MEMOLA statement on current refugee and migrant crisis in Sicily

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As the world’s media focusses on Sicily and the unfolding human tragedy that is the migrants and refugee crisis, a group of academics have gathered together in Sicily under the auspices of the EU FP7 MEMOLA project. The project seeks to understand the historical processes of cultural change that occurred a millennium ago yet have left a very tangible legacy in the form of landscape, language, people and culture that contributes to our sense of Europeaness.

The project is historical in its focus but with a strong commitment to public engagement. The academics from across Europe (Spain, Britain, Ireland, Albania, and Italy) are conscious that the historical processes that they investigate have human mobility at their centre and it is such processes that have shaped Europe into the tolerant and diverse continent that is its today. From this perspective it is timely to remind ourselves that the migratory events that are unfolding at the moment are part of long established and episodic set of processes that should be considered normal yet nonetheless perilous and dreadful in human terms.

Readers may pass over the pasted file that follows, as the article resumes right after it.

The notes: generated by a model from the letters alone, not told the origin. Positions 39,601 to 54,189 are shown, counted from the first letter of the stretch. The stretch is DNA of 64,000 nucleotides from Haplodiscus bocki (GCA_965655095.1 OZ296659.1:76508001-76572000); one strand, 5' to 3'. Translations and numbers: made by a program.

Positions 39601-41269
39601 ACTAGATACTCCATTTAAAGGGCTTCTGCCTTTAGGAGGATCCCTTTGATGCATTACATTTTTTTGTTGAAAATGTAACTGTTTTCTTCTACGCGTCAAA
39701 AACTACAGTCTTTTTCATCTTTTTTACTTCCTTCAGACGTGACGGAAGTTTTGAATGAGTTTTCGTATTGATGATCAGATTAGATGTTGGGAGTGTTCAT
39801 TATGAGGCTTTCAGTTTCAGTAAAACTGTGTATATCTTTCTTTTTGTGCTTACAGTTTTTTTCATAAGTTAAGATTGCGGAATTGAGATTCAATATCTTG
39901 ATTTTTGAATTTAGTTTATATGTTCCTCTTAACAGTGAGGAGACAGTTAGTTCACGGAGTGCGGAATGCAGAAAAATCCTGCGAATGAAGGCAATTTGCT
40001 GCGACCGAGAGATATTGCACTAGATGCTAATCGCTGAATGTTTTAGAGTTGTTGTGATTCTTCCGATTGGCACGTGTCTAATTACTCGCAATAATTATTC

As an academic group we recognise the ethical basis of our work and seek to draw attention to the bi-directional connections across time that have served to enrich and diversify Europe. The events of recent days have shocked and stunned many European citizens with some considering them extraordinary events with grave implications for the economy and culture of Europe. Our historical studies should therefore serve to normalise migratory events while reminding us of our rich and diverse heritage. The horrors that unfold kilometres away from where we meet to discuss distant events draw our attention to the dire human experiences that comprise more abstract historical processes. Our work should therefore caution against concerns that promote an isolationist view of Europe and instead they can help us to recognise the historical precedents for this week’s event while reminding us of the human character of those involved, something that history too often forgets.

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